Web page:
Risk is Spelled L-O-S-S
I once had a conversation with someone close to me who needed to invest $50,000. He explained that he really wanted to “stretch his legs” (my term) and seek a higher return. He was willing to take more risk than normal. I had an investment that seemed to suit the need and explained its features and risks. He said it sounded great and wanted to move forward. Sensing that he had not fully understood the risks of the investment, I said, “You realize you could lose money in this, right? He said, “What do you mean?” I said, “It could go down instead of up. Risk is spelled L-O-S-S.” He replied nervously, “You mean I could lose it all?” “It could happen,” I said. He said “Forget that. I don’t want to lose my money. I’ve worked too hard. I want something safer!” Less than a year later, the investment was exposed as a Ponzi Scheme. The principals went to prison. Needless to say, I was thrilled that I went the extra mile to ensure proper disclosure of the investment’s risks, and that the client (remember, someone close to me) had made an informed decision and was spared a nasty loss. Instead of ignoring the signals that the client might not really understand the investment’s risk, I chose to circle back and revisit the issue one more time for my own satisfaction. It is easy to suppress these kinds of concerns or take the position of “let the buyer beware” in order to make a sale. But, the client has come to you for advice. You are going to get paid for it. Using unsuitable investments, or investments that clients don’t understand is not necessary. Get paid for using the right investments. Do good work.
Sooner or Later
Someone is going to complain. Let’s face it. Things don’t always go perfectly in the markets and the economy. Despite your best due diligence efforts, you can’t see the future. Every portfolio is going to have a dud investment or two. Some investments lose money. Everyone suddenly has a lower tolerance for risk once something loses value. Clients’ memories can fade over time. Client relationships can deteriorate, and become strained, or even adversarial. What you remember about specific meetings, disclosures, and recommendations may not always match up with your clients’ recollections. You should take notes at every meeting, whether in person or over the telephone. File notes are your friend, not your enemy. Your notes should tell the story of each meeting: what topics were discussed, what decisions were executed, and what disclosures were made. Notes should be written legibly and be well organized. Your notes are not only for your and your clients’ benefit, but also for the regulators as well. Keep that in mind. I once received a formal complaint from a client who decided that she was not as risk tolerant as she had originally indicated. An investment had turned out poorly, and she suddenly claimed that she didn’t understand real estate and oil and gas investments. From my file notes, I was able to show regulators that she owned an oil and gas service company, and that she was a commercial real estate developer. My notes clearly showed how I had reviewed the investment risks, given her the proper private placement memoranda and prospectuses, and allowed her ample time to review the investments and make an informed decision. Regulators denied the claim. Note the file.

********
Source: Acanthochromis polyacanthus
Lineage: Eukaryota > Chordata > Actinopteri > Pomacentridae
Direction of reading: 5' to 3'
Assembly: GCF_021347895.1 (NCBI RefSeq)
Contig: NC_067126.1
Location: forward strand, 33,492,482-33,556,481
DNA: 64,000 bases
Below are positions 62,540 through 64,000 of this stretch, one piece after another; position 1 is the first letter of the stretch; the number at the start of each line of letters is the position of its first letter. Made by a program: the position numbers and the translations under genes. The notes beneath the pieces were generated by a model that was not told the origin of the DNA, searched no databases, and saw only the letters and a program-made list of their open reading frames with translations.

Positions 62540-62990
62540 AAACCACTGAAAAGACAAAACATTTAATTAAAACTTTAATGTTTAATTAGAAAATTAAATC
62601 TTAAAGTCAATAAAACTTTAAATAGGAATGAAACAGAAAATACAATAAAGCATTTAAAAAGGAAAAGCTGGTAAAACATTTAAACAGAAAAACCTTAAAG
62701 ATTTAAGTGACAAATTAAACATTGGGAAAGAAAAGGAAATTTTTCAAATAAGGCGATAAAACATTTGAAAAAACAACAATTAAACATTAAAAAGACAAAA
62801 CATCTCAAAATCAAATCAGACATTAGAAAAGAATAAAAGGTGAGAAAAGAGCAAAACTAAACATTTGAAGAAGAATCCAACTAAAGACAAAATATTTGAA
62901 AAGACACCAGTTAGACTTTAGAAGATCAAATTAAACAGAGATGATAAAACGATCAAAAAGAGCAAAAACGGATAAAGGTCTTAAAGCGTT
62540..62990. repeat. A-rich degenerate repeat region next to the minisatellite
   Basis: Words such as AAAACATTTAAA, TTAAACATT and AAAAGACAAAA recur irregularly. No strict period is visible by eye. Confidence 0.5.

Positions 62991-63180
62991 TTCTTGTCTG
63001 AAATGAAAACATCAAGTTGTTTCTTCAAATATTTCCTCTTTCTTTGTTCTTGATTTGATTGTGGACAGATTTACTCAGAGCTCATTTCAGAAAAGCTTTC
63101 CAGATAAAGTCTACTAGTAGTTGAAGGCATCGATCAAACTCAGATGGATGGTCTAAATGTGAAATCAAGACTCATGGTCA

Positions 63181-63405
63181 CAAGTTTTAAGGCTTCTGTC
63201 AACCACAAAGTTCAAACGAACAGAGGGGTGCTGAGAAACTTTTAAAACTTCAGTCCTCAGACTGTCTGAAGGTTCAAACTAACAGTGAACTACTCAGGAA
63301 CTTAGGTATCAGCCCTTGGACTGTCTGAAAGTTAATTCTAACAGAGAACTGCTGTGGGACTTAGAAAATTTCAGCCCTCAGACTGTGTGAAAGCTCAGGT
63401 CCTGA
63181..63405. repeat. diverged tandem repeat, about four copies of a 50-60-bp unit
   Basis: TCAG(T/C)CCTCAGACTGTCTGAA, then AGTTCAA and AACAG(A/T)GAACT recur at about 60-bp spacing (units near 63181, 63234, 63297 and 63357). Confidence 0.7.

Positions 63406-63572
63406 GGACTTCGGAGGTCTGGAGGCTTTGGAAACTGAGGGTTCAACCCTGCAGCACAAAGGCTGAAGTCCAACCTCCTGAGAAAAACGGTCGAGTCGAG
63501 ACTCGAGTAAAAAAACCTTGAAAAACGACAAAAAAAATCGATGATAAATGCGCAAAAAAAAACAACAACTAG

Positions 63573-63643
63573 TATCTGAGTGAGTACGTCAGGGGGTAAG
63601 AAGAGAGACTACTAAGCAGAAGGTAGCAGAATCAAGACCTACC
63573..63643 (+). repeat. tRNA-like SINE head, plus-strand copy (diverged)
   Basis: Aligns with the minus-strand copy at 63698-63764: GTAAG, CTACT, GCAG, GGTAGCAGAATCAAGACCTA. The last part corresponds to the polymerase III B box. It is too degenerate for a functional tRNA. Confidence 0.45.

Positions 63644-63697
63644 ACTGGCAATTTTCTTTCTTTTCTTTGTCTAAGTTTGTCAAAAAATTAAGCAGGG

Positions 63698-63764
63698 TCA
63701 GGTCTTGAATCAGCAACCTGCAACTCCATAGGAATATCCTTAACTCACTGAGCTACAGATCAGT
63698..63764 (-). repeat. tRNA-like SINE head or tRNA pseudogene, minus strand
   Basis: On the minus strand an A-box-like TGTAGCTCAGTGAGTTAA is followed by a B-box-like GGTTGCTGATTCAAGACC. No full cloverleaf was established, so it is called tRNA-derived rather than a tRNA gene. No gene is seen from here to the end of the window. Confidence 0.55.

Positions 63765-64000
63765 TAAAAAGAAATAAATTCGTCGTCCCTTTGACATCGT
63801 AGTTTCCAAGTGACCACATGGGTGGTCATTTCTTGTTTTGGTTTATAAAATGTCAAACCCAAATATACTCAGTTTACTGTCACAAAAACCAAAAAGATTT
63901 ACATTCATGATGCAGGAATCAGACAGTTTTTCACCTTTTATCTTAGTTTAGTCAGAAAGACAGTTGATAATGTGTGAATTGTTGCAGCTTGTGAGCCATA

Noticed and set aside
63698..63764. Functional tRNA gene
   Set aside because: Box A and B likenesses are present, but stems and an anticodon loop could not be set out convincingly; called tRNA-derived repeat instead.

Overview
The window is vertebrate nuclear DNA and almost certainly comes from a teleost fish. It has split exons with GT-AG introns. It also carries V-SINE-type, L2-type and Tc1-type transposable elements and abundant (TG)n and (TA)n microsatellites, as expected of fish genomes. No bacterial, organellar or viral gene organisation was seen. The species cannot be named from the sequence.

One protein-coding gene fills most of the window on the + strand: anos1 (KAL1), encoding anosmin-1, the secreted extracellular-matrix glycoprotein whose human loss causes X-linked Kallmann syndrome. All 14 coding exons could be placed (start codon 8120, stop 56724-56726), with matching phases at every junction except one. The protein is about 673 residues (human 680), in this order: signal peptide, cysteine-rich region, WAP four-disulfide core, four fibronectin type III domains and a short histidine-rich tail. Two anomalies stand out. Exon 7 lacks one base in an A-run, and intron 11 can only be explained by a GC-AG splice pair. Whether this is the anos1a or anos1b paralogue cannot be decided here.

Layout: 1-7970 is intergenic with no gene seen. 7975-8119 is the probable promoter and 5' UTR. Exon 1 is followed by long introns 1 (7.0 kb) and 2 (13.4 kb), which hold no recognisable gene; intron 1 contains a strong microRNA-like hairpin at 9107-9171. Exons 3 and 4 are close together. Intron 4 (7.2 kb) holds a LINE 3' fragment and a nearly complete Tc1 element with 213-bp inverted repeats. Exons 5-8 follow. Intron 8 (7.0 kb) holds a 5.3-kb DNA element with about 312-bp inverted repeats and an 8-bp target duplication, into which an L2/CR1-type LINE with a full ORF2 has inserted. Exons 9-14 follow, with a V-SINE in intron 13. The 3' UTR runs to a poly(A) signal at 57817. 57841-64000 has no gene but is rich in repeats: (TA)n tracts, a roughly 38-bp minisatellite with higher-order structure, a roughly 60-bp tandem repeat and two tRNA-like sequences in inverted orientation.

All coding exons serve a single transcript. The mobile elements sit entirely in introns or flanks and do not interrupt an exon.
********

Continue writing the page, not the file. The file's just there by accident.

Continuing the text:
One Final Thought
Some advisors are afraid to give certain advice or make some recommendations. But, our objective is to help our clients. The best way to live without fear is to do good quality work, and then note the file. You have nothing to fear if you have given quality advice with adequate disclosure. Just make sure there is a good record of what you’ve done. Do Good Work, Note the File.